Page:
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Question of the Day: Dogs

by Corny O'Connell

The Westminster Kennel Club Dog Show comes to New York City today. Which breed will win best in show? They're all winners as far as we're concerned, especially mutts. Let's welcome them with your favorite dogs in song. We'll pull a set from the comments below just after 9am.

Here's what we played:

Paul Simon "Rene and Georgette Magritte with Their Dog After the War"

Florence + the Machine "Dog Days Are Over"

Nellie McKay "The Dog Song"

Rufus Thomas "Walking the Dog"

FUV's New Dig: José González

by Darren DeVivo

Vestiges & Claws
José González

Imperial Recordings/Mute Records

Swedish singer, songwriter and guitarist José González has split his attention in recent years between his own solo career and that of his band, Junip. Although that group initially took a backseat to González's own work, the reverse has been true for a long spell. This week's release of González's Vestiges & Claws marks the musician's first solo album in over seven years, a long-awaited follow-up to 2007's Our Nature. On Vestiges & Claws, González thoughtfully reflects on life, examining all angles of interaction and introspection.

The Amazing - FUV Live - 2015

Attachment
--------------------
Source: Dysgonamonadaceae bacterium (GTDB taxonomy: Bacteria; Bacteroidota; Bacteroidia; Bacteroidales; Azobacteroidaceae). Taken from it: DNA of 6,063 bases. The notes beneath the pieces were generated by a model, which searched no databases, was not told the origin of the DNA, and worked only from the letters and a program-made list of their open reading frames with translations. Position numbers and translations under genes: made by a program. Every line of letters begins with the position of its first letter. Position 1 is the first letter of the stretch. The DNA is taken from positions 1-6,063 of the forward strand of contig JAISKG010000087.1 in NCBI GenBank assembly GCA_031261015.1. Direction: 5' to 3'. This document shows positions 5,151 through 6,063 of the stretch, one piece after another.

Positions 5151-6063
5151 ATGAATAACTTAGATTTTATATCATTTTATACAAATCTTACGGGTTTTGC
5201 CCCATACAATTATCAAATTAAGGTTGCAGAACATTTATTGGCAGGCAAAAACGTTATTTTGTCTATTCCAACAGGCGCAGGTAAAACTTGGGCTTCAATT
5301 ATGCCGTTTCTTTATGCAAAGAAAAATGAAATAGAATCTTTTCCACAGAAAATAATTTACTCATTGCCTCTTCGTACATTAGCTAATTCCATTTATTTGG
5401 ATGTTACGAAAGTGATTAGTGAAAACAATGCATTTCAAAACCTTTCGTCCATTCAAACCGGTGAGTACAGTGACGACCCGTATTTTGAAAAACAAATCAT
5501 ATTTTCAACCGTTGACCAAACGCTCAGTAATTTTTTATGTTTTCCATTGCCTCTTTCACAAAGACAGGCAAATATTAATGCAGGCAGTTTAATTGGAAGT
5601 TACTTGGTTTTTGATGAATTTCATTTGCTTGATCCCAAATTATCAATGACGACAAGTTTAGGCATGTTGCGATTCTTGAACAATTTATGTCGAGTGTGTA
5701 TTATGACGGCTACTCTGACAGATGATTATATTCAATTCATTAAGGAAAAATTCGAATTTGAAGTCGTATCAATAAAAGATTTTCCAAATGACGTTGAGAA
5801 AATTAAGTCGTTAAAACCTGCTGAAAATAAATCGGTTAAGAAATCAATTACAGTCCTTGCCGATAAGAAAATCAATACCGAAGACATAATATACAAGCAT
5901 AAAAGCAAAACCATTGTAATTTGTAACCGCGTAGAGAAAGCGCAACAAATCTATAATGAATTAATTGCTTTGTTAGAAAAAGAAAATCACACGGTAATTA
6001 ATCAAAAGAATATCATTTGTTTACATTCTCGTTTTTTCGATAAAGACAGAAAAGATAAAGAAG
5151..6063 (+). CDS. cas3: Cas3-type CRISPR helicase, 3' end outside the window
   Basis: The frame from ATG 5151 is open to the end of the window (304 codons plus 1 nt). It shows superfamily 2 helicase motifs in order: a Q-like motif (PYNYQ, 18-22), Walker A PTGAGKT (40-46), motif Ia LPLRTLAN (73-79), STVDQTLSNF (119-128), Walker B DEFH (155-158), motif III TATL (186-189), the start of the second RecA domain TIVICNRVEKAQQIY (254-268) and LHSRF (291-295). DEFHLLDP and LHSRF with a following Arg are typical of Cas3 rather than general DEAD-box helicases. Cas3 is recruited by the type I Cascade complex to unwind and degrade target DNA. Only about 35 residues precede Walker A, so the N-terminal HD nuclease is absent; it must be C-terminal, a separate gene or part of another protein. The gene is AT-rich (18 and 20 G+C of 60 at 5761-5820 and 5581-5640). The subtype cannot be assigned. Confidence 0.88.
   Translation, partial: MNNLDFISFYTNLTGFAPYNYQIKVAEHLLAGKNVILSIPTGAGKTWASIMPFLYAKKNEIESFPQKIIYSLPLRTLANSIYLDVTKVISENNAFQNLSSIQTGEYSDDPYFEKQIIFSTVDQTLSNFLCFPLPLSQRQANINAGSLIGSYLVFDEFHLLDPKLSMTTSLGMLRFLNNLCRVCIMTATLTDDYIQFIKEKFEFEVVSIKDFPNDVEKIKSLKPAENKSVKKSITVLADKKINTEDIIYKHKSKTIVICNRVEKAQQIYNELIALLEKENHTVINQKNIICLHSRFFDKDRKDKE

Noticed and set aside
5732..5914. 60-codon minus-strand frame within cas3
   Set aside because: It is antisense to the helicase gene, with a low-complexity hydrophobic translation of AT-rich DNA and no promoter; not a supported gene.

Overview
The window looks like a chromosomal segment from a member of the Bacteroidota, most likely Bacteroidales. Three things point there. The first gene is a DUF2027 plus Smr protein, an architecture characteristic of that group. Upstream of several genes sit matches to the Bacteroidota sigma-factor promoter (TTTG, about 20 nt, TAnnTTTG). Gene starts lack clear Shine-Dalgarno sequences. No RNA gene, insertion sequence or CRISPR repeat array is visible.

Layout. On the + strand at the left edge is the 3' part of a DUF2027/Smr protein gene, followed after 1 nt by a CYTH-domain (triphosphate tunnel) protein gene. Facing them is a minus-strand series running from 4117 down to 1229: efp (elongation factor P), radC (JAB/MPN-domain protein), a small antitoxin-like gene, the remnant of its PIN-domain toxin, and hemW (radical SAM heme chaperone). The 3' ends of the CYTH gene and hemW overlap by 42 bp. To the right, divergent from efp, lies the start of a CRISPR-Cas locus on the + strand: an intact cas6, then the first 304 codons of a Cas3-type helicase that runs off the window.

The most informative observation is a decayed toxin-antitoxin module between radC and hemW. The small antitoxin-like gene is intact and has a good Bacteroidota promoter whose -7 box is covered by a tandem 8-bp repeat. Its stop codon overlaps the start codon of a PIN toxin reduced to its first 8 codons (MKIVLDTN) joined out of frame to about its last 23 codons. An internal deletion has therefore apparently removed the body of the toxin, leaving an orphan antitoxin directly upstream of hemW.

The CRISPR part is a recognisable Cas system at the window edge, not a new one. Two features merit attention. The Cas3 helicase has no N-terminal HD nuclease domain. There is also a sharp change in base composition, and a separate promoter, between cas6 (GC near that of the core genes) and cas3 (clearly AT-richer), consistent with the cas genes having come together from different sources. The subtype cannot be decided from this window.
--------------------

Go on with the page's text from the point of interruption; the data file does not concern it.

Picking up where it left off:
by Carmel Holt

The Swedish band The Amazing began as many do: just friends, drinking and jamming together. The name was born from one of those early jam sessions, when guitarist and '70s prog rock fanatic Reine Fiske jokingly declared them, “The Amazing, 1969." This not only gave The Amazing a name, but a place in time, as if they were an unknown band at an imaginary British music festival in 1969. It was tongue-in-cheek, but ironically for this self-deprecating group, the name stuck. The Amazing recently returned to Studio A to do a rare acoustic session with three of the five band members: frontman/guitarist Christoffer Grunup, keyboardist Fredrik Swahn, and drummer Moussa Fadera.

With a Song in My Heart: The Big Broadcast for February 15

by Rich Conaty

First, "With a Song in My Heart," the Rodgers & Hart standard introduced in "Spring is Here," won't be heard on this week's "Big Broadcast." Had I thought of it, I could have played it last Sunday as a "Valentine's Day" selection. But I didn't. No exuse. Still, it's nice to hear a contemporary recording of the song complete with the verse. It's performed by the Biltmore Trio, who were featured with Earl Burtnett's band in Los Angeles. Formal cast recordings didn't exist at this time, though you may find the odd number from a show by a cast member, like Helen Morgan's "Bill" from "Show Boat." One of the biggest songs of 1933, "Stormy Weather," was introduced in the "Cotton Club Parade" by Ethel Waters accompanied by Duke Ellington. Waters and Ellington were signed to different labels, so Waters made her "Stormy Weather" (minus Duke) for Columbia, and Ellington made his as an instrumental on Brunswick. We'll hear Duke's tonight. "Stormy Weather" was written by Ted Koehler and Harold Arlen, and Arlen made his own "Stormy Weather" (he was a fine singer) on Victor. Beyond that, there were easily a dozen more versions all made within a few months of mid 1933.